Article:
"For Aerospace & defense, it is not uncommon to build and assemble products in Class 1A (250 to <500 volts) ESD protected areas (EPA). Other organizations will designate micro-EPAs to Class 0A or 0B compliance" .
The article also points out the requirements of the ESD workstation area in terms of certification and calibration. In previous sections of this tutorial we presented different components of an ESD workstation. Here, we focus on the ANSI/ESD S4.1 as the calibration that certifies the correct operation of the work area. The article contains a figure (Figure 1) from the RMV Laboratory at NASA Ames Research Park  that we reproduce here to show some key points:
"ANSI/ESD S4.1 work station is certified (calibrated) annually with periodic verification taking place as outlined in an organization’s ESD Procedures" .
"Calibration label is affixed to the work surface, ionizers, flooring mat, static control chair, soldering iron, wrist strap monitor and proximity voltage sensing antennas" .
"Hard data is recorded - not simply stating pass or fail" .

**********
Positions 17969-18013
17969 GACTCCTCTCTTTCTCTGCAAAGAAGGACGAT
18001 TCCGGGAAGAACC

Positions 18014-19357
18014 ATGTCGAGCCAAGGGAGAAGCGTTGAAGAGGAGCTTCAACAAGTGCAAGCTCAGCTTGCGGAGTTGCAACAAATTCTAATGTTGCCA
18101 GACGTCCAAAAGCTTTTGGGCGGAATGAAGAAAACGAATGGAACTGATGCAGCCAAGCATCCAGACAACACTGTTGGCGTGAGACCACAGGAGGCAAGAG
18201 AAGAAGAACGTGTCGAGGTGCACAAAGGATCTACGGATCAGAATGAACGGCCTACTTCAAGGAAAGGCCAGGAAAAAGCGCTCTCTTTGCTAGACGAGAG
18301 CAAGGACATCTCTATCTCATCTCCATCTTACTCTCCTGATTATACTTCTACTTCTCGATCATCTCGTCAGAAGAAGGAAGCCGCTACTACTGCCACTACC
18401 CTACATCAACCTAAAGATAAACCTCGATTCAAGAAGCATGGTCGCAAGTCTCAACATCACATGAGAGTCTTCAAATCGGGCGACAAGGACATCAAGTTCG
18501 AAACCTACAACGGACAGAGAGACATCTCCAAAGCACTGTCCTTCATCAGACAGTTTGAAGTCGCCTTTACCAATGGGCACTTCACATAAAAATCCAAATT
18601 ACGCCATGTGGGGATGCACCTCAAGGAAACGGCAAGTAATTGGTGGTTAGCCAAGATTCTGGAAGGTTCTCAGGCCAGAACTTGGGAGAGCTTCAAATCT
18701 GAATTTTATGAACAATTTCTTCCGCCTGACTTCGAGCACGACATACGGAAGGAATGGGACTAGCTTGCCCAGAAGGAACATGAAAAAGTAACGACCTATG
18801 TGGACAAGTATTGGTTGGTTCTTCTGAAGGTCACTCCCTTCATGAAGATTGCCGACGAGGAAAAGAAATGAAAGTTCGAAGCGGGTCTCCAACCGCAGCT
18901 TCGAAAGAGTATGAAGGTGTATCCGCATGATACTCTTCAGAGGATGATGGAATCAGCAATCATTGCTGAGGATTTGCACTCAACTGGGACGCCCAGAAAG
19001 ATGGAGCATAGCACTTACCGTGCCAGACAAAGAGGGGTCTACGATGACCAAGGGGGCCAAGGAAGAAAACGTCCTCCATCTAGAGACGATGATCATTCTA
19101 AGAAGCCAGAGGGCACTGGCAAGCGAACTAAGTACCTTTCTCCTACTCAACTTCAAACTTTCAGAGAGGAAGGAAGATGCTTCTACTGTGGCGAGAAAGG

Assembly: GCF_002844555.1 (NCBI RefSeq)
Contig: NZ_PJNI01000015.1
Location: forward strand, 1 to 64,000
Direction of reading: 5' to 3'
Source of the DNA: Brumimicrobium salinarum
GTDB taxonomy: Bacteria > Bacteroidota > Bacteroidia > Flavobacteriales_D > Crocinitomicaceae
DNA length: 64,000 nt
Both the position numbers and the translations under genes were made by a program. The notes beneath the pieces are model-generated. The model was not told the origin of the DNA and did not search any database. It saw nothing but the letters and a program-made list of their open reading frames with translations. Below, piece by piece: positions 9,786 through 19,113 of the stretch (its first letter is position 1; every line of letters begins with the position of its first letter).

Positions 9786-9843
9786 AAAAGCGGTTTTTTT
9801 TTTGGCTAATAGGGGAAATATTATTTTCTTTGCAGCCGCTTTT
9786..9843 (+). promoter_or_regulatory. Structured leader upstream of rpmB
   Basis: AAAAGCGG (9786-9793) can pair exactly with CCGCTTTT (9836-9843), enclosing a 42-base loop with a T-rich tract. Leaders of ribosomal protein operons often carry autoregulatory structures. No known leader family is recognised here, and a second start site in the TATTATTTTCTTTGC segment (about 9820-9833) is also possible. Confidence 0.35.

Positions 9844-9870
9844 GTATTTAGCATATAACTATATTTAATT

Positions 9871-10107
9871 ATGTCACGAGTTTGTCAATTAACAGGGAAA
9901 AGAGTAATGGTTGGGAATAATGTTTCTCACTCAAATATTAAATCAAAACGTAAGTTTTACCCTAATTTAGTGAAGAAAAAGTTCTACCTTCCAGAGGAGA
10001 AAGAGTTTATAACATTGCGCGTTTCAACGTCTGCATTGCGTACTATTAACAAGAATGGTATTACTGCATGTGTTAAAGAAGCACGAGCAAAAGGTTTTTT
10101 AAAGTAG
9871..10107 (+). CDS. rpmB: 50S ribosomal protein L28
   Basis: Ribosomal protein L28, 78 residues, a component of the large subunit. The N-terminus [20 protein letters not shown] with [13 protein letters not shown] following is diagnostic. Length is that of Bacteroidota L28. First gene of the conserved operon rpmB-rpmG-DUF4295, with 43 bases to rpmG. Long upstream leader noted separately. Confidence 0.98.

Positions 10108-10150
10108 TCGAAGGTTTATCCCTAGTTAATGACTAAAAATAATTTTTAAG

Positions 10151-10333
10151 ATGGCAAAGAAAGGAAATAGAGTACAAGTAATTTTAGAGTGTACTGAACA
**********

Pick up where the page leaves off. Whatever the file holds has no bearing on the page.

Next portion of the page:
Figure 1: RMV Laboratory at NASA Ames Research Park 
Finally, the article  reminds us of some important mitigation techniques that both manufacturers and CubeSat team participants must adopt when handling Class 0A components:
- Maintain relative humidity (RH) greater than 40%RH with temperature and RH monitored in the Electrostatic Protected Area (EPA) 
- Use groundable ESD garments (overalls) with elastic wrist cuffs
- Use Steady State DC Ionization with an offset voltage of <+/-35 volts
- Use a dual cord audio jack wrist strap when seated
- ESD Chairs
- Qualify all ESD Protective Packaging before utilization on an ESD work surface
- Remove all non-process insulators from the work area
Special thanks to Bob Vermillion, CPP, Fellow Certified, ESD & Product Safety Engineer-iNARTE A NASA Industry Partner, RMV Technology Group, LLC 
As also to Amin Djamshidpour, Co-Founder Teton Aerospace, email@example.com .
and to ConsortiumConnection Magazine. http://ad9867.wix.com/clhtc#!news. 2016. Summer Edition .